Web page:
Gabby Giffords won’t back down in film review
If you find yourself sobbing during the first half of the new documentary “Gabby Giffords Won’t Back Down,” no one can blame you.
Maybe you’ll pause at the part where you hear about Giffords mom moving to Texas so she can be with her in the hospital every day. Perhaps video footage of her early speech therapy sessions, where she struggles to say her own name, will interest you. Perhaps her return to the House of Representatives, where she was greeted with a standing ovation, will put you on edge.
Whatever your loss, it’s impossible to resist much of this powerful film, directed by Julie Cohen and Betsy West (“Julia,” “My Name’s Pauli Murray”), without being overwhelmed.
The documentary opens with a series of white roses in front of the National Mall, each placed to represent an American felled by gun violence. Archival footage in the opening credits then treats us to the meteoric rise of Gabrielle Giffords, a Tucson native who went from owner of her family’s tire shop to state legislature at age 31. She quickly rose to the State Senate and then to the United States Congress. These images of the vibrant MP are then abruptly cut by footage of her in a hospital bed in 2011, her head shaved and riddled with stitches, as she struggles to give her husband.
After footage of her early recovery (captured thanks to her husband, who thought she would want to see what she went through), the film reveals more about the assassination attempt that nearly killed Giffords. A gunman targeted his “Congress on Your Corner” event at a local Safeway, killing six people and injuring 13, including Giffords.
This easily makes it the most jaw-dropping part of the movie, as the witnesses talk about that horrible day. Daniel Hernández Jr.—then a congressional intern during his first week on the job, now a member of the Arizona House of Representatives—tried to stop Giffords’ bleeding with his own hands. Giffords’ husband, astronaut Mark Kelly, was training in Texas at the time of the incident and must have learned of his status from the media. At one point, he believed she was dead due to misreporting.
The film tells more about Giffords’ rehabilitation — including a stunning sequence in which Kelly, then commander of space shuttle ‘Endeavour,’ links the craft to the International Space Station on the same day Giffords underwent skull surgery — before move to 2021. Today, despite left-sided paralysis, Giffords is relatively independent and enjoys bike rides.
The biggest loss is her speech ability: Giffords suffers from aphasia due to her injury, which means that although her speech therapist says she is more quick-witted than ever, she is unable to speak. fully express. She speaks in simple sentences and one-word answers. When the filmmakers ask her if she thinks Arizona should have asked for the death penalty for her attacker, she shakes her head, saying, “Jail, jail, jail, jail.” Mental illness.”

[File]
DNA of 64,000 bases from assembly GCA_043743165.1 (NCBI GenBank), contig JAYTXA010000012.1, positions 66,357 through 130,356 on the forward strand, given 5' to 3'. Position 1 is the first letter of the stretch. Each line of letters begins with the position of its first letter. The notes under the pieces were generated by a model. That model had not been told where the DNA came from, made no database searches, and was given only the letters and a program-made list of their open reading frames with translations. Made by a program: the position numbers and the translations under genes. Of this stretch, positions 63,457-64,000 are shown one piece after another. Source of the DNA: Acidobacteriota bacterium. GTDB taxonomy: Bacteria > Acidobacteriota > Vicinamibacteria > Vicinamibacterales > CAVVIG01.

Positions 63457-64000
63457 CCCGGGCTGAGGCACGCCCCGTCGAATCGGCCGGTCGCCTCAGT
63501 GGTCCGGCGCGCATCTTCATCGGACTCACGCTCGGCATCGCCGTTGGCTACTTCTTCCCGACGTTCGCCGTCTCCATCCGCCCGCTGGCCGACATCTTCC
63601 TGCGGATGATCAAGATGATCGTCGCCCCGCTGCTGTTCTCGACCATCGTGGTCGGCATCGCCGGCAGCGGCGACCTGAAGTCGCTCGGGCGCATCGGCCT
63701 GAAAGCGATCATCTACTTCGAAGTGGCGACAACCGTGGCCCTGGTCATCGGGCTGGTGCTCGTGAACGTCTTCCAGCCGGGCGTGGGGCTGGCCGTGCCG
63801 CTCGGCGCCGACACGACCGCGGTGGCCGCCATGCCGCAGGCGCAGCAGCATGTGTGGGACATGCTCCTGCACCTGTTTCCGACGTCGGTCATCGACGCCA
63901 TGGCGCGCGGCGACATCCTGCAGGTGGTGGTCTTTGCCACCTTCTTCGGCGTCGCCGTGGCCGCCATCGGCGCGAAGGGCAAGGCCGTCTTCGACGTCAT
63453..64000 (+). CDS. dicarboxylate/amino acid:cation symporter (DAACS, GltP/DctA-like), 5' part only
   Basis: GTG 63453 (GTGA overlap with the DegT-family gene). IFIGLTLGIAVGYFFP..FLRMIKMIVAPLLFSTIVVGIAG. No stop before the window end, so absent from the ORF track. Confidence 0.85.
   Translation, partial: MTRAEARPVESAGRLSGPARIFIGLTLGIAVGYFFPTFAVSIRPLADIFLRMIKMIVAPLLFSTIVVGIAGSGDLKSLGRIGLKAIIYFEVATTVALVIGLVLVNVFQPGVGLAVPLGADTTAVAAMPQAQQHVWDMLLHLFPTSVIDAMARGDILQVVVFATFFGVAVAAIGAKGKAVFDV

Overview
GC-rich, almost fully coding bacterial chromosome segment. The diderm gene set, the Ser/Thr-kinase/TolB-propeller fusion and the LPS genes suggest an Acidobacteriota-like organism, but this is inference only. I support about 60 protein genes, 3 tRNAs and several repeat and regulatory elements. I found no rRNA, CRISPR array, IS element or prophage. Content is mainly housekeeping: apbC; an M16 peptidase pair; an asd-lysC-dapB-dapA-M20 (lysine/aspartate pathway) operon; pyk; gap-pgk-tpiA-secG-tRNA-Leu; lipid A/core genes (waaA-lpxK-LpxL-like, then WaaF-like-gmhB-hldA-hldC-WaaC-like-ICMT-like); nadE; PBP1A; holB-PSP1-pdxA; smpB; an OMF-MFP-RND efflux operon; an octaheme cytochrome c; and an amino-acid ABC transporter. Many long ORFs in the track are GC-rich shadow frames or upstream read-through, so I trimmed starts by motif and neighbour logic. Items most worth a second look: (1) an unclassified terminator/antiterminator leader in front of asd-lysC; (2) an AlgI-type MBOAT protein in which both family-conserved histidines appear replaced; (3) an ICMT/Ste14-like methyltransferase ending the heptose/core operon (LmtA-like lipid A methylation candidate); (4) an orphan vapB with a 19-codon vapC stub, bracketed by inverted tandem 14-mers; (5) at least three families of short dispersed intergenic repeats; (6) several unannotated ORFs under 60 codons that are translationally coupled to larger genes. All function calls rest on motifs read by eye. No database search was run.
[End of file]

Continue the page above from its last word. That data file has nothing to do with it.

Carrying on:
That doesn’t stop this film from showing Giffords’ almost pathological positivity. “Won’t Back Down” is borrowed from Tom Petty’s song “I Won’t Back Down”, a feature of Giffords favorite 80s radio station. She loves the phrase “No bueno”, even when talking about incredibly dark things (like her own inability to speak), and keeps part of her own skull in her freezer, next to a bag of frozen empanadas. .
She brings that energy to her personal life and ongoing activism, as she coaches her husband through his own budding political career and runs Giffords, a gun control organization for gun owners. who hopes to function as a kind of “anti-NRA”. ”
The film’s editor, Ilya Chaiken (“American Experience”), skillfully stitches together Giffords’ complex story, juggling her and her exceptional husband with aplomb. But ‘Gabby Giffords won’t back down’ might have benefited from a bit more revamping. After the punch of his entire first half, less dramatic matters like Kelly’s run for the Senate lands more smoothly than they might otherwise. As a result, the second half can feel dragged out. Perhaps if these two sections had been reversed or otherwise mixed together, the political successes of Giffords and Kelly wouldn’t feel so sweet compared to their personal triumphs.
For the most part, however, this documentary is a triumphant portrait of a remarkable woman. While it leans a little too much on positivity at times, with a few cheesy musical cues and a little exploration of Giffords’ crushed political promise, it feels more like a tribute to the protagonist than a practice of naivety. After all, she is a woman who, to paraphrase her own words from the film, was deprived of speech but not of voice. And talking heads like Barack Obama provide some needed seriousness.
In the film’s final sequence, Giffords walks around his neighborhood, singing along with elders and even picking up trash along the way. But “Won’t Back Down” isn’t just a testament to Giffords’ unwavering spirit: it also captures his legacy, providing a compelling endorsement for center-left politics and bipartisanship in our increasingly political climate. more stratified. (Giffords herself still owns a gun.) That the filmmakers manage to tackle so much of such a complicated life in just over 90 minutes speaks volumes about their efficiency, their vision and their economy.
“Gabby Giffords Won’t Back Down” hits US theaters on July 15.